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Famous Faces of Schizophrenia

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  • Faces of Schizophrenia

    Faces of Schizophrenia

    It’s no secret that some of the most creative minds in history also dealt with mental illnesses, such as bipolar disorder and depression. Some great minds and talents like mathematician John Nash and legendary musicians Jim Gordon and Peter Green live with schizophrenia, a rare type of mental disorder where a person interprets reality abnormally.

    Learn about some more well-known names who have dealt with schizophrenia and other mental complications. 

  • John Nash

    John Nash

    Dr. John Forbes Nash Jr. is a Nobel Prize-winning mathematician known for his genius as well as his paranoid schizophrenia. The focus of his theories involved forces that govern chance, many of which are still used today to analyze arms races, currency trends, and cooperation.

    Later in his career, Dr. Nash struggled with schizophrenic delusions of persecution from government agents. His struggle was depicted in the movie A Beautiful Mind.

    (Photo courtesy of Elke Wetzig)

  • Peter Green

    Peter Green

    British guitarist Peter Green became famous for his signature sound and as a founding member of Fleetwood Mac, making nearly every list of the world’s best guitarists. In the 1970s, he was diagnosed as a schizophrenic and underwent therapy. Following some violent episodes and time in psychiatric hospitals, he was a recluse for years while dealing with his illness. He still plays guitar for live performances today.

    (Photo courtesy of Tony Hisgett)

  • Lionel Aldridge

    Lionel Aldridge

    Legendary football coach Vince Lombardi rarely started rookies, but he took a chance with Lionel Aldridge in 1963. It paid off as Aldridge helped the Green Bay Packers win two Super Bowls. After ten years in the NFL, Aldridge retired before he developed schizophrenia in the late 1970s. For years, Aldridge was homeless in Milwaukee before reaching a balance with his condition. He later became an advocate for the homeless and mentally ill. He died in 1998.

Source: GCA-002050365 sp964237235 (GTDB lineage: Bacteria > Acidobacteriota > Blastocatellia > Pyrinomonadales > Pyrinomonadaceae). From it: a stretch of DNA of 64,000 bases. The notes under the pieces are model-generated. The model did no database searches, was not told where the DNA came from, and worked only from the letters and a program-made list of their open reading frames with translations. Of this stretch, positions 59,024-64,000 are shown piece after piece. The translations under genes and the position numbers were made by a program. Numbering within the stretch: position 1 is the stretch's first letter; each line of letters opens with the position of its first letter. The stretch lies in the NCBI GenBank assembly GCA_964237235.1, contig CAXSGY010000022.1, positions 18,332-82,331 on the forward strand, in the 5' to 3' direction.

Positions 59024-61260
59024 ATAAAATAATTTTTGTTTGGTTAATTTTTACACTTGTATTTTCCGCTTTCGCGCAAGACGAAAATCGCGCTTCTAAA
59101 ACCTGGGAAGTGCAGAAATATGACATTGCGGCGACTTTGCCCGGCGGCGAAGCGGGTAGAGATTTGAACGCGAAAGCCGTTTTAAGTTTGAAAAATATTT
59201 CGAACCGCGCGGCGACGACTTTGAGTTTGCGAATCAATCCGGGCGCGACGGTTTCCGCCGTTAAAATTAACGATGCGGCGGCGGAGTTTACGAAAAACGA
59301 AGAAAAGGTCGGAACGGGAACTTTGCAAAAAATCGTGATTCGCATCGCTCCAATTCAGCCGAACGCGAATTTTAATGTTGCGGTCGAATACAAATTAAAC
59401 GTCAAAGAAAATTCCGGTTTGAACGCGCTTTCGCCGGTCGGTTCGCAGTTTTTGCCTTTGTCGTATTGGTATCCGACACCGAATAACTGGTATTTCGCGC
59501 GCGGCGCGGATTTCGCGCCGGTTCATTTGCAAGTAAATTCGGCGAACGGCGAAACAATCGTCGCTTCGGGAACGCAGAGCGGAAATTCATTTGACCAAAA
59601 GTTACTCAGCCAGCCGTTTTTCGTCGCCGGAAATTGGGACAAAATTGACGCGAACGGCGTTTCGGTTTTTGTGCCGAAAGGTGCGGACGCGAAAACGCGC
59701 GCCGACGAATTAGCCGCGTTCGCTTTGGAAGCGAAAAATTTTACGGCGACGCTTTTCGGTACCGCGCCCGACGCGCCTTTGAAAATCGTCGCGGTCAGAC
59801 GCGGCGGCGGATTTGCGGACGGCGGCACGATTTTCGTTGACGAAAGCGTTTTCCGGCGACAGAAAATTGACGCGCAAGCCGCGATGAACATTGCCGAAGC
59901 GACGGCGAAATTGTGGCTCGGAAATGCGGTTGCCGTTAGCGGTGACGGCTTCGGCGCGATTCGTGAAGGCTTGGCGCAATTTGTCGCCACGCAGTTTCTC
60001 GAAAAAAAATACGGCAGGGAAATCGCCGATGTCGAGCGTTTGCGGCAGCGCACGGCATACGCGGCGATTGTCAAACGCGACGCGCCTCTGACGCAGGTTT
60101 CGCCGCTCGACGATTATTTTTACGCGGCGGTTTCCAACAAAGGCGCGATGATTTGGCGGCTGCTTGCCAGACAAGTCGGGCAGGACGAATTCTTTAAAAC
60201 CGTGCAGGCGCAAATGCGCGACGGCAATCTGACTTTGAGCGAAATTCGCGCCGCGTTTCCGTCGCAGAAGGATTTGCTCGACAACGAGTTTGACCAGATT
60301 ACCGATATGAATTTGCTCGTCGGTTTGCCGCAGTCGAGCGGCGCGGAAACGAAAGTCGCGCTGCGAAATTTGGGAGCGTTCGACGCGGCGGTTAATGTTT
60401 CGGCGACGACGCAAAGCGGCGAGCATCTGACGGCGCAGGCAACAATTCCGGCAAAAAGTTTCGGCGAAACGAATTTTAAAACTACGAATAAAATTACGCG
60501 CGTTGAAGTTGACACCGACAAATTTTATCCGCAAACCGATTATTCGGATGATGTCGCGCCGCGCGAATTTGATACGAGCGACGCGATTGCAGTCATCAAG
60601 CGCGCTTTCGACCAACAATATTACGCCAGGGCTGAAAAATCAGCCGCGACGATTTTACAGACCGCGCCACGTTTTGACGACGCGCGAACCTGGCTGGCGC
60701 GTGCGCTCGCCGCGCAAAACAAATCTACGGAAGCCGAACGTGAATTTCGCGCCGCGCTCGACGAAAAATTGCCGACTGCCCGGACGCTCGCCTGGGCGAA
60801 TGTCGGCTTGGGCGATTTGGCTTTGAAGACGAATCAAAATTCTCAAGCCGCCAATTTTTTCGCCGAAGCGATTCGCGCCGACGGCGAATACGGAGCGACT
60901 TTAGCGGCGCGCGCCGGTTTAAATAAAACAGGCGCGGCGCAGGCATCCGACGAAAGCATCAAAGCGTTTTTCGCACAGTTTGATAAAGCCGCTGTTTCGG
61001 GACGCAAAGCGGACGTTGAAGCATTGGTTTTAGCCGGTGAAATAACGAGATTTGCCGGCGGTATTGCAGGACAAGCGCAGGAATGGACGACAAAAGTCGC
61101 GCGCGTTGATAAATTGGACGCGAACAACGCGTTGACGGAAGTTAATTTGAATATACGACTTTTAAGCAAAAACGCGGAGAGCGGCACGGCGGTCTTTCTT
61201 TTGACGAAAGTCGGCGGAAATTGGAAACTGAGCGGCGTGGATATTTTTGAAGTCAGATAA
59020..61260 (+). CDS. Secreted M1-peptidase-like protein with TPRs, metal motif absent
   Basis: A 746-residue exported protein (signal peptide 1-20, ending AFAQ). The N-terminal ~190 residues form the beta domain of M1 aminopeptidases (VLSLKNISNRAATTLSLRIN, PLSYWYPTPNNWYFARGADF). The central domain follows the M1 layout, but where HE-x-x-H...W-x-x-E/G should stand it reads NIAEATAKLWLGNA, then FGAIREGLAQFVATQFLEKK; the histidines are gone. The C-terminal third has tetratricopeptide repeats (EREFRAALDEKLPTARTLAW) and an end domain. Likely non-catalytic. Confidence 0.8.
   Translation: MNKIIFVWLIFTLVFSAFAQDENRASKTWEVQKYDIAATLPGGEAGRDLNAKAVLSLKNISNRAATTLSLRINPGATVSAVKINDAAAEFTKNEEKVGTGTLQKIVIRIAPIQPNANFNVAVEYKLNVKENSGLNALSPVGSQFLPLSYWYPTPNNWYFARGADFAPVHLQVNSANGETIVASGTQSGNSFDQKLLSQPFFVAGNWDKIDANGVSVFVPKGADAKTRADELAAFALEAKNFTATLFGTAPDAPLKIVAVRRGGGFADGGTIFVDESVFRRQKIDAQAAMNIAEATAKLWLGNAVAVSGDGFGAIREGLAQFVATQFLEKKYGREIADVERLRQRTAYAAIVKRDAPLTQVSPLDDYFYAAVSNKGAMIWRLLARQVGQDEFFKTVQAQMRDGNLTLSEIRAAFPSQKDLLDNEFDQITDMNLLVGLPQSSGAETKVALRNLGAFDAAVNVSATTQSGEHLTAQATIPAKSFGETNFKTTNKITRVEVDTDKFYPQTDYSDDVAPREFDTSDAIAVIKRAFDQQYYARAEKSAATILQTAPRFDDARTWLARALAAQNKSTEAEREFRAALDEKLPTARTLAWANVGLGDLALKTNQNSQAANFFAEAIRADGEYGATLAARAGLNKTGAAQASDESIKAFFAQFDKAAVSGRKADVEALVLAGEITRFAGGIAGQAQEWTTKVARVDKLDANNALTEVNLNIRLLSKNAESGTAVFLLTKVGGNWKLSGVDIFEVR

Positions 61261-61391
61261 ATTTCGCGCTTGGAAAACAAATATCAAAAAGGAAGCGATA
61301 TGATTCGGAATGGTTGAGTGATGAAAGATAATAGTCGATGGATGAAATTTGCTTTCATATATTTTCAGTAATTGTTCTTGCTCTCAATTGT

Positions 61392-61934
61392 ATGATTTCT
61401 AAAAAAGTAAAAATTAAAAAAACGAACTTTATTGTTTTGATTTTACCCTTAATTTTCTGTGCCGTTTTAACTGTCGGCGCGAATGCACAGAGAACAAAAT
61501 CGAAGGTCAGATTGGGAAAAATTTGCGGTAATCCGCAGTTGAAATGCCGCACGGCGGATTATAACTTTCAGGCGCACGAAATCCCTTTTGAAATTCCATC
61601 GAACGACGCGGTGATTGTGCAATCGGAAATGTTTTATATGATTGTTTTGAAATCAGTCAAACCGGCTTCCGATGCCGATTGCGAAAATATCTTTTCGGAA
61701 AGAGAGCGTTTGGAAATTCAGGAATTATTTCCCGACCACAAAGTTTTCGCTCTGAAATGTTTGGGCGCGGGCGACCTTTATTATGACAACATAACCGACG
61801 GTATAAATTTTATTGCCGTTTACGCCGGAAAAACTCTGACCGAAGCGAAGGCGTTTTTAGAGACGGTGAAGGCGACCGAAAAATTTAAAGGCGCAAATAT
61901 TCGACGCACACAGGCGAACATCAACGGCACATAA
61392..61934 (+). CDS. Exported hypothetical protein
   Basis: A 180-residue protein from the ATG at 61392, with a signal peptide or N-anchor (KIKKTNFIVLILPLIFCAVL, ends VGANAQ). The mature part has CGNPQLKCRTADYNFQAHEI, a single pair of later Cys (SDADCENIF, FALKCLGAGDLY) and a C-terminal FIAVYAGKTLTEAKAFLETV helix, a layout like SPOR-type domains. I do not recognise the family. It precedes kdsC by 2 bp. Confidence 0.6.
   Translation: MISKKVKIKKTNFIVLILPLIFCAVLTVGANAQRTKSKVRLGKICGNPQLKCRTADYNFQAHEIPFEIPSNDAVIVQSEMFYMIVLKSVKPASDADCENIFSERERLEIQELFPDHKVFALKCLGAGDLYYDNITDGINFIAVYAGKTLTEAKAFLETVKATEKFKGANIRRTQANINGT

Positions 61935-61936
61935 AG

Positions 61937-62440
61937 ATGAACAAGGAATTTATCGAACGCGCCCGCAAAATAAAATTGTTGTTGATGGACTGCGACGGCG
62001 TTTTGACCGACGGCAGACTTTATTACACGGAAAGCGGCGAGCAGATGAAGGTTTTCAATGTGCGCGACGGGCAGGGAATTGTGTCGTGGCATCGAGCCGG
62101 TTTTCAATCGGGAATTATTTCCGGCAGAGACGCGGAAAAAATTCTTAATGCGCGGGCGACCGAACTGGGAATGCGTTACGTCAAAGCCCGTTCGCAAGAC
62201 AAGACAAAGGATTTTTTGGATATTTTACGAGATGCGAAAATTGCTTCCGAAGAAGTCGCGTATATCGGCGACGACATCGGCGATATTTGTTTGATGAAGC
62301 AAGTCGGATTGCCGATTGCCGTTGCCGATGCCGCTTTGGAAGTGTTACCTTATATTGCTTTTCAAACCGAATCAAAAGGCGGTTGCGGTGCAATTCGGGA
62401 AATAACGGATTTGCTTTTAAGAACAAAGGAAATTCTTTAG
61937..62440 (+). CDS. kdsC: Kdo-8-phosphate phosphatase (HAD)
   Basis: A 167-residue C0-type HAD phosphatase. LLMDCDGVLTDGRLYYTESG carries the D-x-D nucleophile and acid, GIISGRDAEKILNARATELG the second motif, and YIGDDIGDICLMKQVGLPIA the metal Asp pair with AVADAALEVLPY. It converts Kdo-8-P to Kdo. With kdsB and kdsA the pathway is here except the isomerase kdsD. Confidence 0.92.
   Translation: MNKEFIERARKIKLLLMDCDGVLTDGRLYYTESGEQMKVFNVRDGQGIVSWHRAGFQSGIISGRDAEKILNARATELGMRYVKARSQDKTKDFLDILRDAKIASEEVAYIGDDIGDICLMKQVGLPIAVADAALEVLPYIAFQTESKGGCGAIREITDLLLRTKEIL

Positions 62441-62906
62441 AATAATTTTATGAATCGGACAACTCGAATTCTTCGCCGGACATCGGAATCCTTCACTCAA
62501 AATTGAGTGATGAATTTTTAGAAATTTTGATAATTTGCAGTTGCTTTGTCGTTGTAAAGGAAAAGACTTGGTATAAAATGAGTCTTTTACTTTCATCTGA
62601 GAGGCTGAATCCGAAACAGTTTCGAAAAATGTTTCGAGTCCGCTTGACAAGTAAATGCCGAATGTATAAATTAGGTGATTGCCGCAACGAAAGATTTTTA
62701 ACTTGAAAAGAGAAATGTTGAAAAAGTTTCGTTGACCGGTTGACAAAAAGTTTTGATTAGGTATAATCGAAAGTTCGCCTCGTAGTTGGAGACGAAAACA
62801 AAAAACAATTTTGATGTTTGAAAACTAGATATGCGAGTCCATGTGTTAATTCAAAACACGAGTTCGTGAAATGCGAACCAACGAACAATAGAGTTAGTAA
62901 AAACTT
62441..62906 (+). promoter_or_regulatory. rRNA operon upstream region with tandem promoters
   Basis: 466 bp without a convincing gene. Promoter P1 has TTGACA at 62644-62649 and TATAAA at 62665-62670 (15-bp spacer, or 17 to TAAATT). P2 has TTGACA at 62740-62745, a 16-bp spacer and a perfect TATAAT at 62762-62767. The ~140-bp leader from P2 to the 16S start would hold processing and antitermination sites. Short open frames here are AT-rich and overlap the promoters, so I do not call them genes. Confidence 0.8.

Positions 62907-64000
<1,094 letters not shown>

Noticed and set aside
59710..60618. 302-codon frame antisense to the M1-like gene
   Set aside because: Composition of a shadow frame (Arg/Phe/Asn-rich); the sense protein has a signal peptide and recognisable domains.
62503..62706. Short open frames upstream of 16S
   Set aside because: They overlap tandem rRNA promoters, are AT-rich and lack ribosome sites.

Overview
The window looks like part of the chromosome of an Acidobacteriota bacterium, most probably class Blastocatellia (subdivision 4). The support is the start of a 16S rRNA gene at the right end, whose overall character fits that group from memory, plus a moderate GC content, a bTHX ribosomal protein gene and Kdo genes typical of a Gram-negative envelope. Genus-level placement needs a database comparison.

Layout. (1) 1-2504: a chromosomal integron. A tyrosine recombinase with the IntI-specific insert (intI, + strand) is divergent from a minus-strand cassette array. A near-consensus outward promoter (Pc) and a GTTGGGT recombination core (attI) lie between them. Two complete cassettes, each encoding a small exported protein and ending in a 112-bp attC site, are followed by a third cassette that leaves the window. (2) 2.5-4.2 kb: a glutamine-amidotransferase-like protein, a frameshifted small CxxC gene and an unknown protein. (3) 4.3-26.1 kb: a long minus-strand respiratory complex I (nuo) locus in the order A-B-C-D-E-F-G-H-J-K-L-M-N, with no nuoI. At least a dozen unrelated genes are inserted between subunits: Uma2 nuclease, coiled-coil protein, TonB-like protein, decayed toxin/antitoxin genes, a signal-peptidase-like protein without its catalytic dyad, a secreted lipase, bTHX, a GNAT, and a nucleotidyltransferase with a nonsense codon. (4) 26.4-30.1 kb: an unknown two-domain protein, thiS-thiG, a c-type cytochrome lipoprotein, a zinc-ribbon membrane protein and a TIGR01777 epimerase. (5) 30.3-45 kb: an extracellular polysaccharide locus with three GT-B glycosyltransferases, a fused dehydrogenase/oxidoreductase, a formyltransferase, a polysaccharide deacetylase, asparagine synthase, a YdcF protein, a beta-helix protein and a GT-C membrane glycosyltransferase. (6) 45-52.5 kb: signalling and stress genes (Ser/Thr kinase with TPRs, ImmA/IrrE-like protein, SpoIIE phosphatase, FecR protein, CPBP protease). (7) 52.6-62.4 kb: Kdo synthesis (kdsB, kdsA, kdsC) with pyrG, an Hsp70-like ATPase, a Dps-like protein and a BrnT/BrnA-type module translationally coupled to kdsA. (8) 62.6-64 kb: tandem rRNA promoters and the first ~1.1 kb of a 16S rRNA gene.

• Jim Gordon

    Jim Gordon

    Jim Gordon was THE drummer during rock ‘n’ roll’s golden years: the 1960s and 1970s. Nearly everyone from Muppet master Jim Henson to guitar god Eric Clapton wanted him performing percussion for their music. Gordon's musical influence stretched from the hard rock of Alice Cooper to the surfing sounds of the Beach Boys. In the late ‘70s, Gordon began hearing voices from paranoid schizophrenia, but doctors failed to give him a proper diagnosis. In 1983, Gordon killed his mother. He currently remains imprisoned. 

  • Brian Wilson

    Brian Wilson

    As former leader of the Beach Boys, Grammy Award-winning singer Brian Wilson became one of Rolling Stone’s 100 greatest singers of all time. However, Wilson had numerous mental problems, including schizoaffective disorder that caused him to suffer from delusions similar to schizophrenia. There are many theories regarding the cause of his problems, including drug abuse and a stroke. Luckily, Wilson gained control over his problems and he continues to perform to this day.

  • Those Who Might Have Had It

    Those Who Might Have Had It

    Many people in history displayed behavior that could be confused as schizophrenia. Here are two people who are often included in lists of famous schizophrenics but were never officially diagnosed:

    • Mary Todd Lincoln: The former First Lady suffered from outbursts and sporadic erratic behavior. It worsened after her husband, Abraham Lincoln, was assassinated.
    • Syd Barrett: As a founding member of Pink Floyd, the late Barrett left the band in 1968 among rumors of mental illness and drug use. 
  • Learn More about Schizophrenia

    Learn More about Schizophrenia

    Schizophrenia is a difficult disease to understand as it has many forms and isn’t always portrayed accurately in the media. Understanding schizophrenia and its symptoms is important for anyone with the disorder, and especially important for anyone who loves someone with it.

    Getting factual, doctor-reviewed information is important to properly understanding the effects of schizophrenia.